‘Loyal, Brave, True’ series inspired by Disney’s Mulan
2020
Hand-cut Chinese mulberry paper, painted with watercolour
100cm diameter each, three units

Cutting through paper: dancing with a sword
Award-winning Chinese-Australian artist, Tianli Zu, was commissioned by Walt Disney (Australia) to create a series of three papercuts – ‘Loyal, Brave, True’ – inspired by the new film, Mulan (2020). 

Zu first learnt the technique of papercutting from her grandmother as a child. In the 1980s, during her studies at the China Central Academy of Fine Art, she studied the art form with Shaanxi peasants. She resided in Shaanxi, a rural province located in Northern China, adjacent to the Yellow River – the birthplace of ancient Chinese culture. Zu, along with the residents of Shaanxi, observed ancient traditions and customs, one of which was papercutting. The activity was usually undertaken by the village women, who gathered together and cut red paper into patterns of good fortune in preparation for Chinese New Year. 

‘Loyal, Brave, True’ uses recognisable elements from the story of Mulan, a folk tale with modern resonance. Three flowers – the lotus flower, the peony, and the magnolia – are depicted throughout, symbolising Mulan’s characteristics. Lotus flowers symbolise purity, beauty, and enlightenment; peonies symbolise romance, prosperity, and compassion; and magnolias, Mulan’s name in English, symbolise dignity and nobility. 

‘Loyal’ depicts Mulan’s devotion to her family. The depiction of Mulan’s home symbolises her strong connection with her parents and her sister. The cutouts of horses, mountains, and seas represent Mulan’s determination, overcoming any challenges encountered along her journey.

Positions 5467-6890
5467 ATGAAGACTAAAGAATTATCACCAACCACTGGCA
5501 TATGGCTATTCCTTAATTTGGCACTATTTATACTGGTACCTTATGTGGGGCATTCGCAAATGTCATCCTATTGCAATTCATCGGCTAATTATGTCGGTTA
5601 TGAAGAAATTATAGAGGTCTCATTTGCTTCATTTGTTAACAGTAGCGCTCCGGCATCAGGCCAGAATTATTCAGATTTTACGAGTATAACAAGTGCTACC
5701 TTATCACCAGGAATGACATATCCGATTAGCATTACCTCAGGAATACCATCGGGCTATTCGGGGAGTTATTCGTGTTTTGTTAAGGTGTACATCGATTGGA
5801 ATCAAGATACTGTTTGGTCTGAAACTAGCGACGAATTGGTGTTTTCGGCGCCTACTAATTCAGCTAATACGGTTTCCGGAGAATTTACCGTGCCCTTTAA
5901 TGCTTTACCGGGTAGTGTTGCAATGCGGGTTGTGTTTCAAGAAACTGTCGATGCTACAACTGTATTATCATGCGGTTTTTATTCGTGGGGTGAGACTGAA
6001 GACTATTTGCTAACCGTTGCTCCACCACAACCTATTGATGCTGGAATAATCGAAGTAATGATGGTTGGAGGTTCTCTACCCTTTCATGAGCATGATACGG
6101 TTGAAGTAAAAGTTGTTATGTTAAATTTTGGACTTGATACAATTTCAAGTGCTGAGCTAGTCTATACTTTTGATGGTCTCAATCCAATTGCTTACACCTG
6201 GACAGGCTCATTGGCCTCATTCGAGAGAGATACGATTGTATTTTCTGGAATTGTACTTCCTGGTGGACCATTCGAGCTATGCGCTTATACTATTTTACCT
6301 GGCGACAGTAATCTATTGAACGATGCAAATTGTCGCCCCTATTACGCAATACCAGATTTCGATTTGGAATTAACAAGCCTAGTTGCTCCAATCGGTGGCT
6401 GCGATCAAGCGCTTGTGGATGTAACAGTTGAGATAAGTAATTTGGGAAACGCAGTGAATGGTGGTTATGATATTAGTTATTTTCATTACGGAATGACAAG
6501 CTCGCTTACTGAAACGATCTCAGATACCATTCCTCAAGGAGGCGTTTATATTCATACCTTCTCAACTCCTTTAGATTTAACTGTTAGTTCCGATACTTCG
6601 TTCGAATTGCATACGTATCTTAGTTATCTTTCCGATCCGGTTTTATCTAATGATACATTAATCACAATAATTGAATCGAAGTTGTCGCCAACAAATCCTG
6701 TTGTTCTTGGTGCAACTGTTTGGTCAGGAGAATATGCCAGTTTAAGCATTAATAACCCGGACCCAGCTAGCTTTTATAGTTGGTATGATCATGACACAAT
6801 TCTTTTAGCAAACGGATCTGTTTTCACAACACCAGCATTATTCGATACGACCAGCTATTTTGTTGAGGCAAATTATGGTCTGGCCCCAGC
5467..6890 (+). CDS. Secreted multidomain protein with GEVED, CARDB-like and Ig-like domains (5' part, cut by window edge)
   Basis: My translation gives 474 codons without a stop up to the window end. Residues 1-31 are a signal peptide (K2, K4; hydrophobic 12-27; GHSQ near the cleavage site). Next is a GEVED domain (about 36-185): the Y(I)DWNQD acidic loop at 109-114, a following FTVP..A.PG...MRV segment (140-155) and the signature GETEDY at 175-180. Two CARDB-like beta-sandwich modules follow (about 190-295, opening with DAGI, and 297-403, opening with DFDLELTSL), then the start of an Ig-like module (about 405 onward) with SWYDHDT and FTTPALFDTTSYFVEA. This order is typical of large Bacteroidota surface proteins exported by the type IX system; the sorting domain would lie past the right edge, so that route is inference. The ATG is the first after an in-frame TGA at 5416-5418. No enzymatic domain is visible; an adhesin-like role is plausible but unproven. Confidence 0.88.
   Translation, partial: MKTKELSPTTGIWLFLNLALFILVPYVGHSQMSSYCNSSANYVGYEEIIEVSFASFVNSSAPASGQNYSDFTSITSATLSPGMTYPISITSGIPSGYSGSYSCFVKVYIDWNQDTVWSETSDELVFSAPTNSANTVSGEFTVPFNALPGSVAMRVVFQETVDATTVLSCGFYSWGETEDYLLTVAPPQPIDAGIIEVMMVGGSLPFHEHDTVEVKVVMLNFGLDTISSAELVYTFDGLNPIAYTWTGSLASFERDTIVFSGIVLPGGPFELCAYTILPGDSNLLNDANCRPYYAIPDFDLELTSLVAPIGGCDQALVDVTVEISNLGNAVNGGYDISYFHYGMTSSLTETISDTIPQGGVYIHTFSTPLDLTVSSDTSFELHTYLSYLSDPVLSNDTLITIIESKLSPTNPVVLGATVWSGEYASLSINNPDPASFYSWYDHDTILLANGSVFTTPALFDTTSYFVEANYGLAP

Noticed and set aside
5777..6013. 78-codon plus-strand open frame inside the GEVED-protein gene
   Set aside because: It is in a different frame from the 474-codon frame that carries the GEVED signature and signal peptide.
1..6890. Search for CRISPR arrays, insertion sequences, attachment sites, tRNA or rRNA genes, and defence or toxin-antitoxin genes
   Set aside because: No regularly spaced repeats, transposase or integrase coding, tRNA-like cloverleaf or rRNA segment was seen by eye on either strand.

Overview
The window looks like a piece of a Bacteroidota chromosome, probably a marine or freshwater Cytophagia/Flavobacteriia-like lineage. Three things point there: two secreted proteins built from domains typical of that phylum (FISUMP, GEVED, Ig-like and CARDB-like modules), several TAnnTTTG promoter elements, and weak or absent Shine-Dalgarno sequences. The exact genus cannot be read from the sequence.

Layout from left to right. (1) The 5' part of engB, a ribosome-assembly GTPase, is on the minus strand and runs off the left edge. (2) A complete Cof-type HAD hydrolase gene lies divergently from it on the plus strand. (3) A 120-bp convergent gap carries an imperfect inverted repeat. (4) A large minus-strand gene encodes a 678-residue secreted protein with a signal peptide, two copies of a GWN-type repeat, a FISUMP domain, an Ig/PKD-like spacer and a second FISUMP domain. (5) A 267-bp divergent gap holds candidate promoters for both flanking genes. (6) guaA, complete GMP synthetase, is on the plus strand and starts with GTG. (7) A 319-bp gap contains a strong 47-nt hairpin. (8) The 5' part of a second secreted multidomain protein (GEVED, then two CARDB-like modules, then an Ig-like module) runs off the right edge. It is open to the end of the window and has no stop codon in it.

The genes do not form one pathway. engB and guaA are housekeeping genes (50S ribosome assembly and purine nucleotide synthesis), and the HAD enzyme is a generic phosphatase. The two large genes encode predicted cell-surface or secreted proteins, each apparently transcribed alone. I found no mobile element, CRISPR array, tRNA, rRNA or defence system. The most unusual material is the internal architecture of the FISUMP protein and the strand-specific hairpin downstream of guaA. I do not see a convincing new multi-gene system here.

The main element in ‘Brave’ is Mulan’s sword. Eight swords radiate from the centre, symbolising Mulan’s enduring bravery. Between the swords lie the flowers. The outer ring is decorated with patterns of water, symbolising eternity.

‘True’ contains Mulan’s hair comb and fan, which represent her beauty, youth, and obscured female identity. 

Zu creates large-scale papercuts by hand that weave through history and the present, using shadow and light in powerful dynamic installations. Her work captures experiences of places and cultures through intuitive and metaphysical means. 

Explaining why she used circles for the series, Zu said: ‘In Chinese culture, the circle stands for fulfilment and oneness. Although there are opposing forces – Yin and Yang – these forces form a circle. The cutout and solid together create a whole.’ 

With over 40 years of art-making experience, Zu executes the papercuts by hand without any templates. It usually takes Zu several months to produce one large work. However, ‘Loyal, Brave, True’ was completed in 40 days. Zu worked 16 hours a day to complete the project. She painted each papercut more than 10 times on each side with peony red, a traditional Chinese colour, to ensure the colour was fresh and incisive. To let the work dry naturally, she painted the paper each night before going to sleep.

Zu said: ‘I felt like I was dancing with a sword when I cut through the paper. I even danced in my dreams.’

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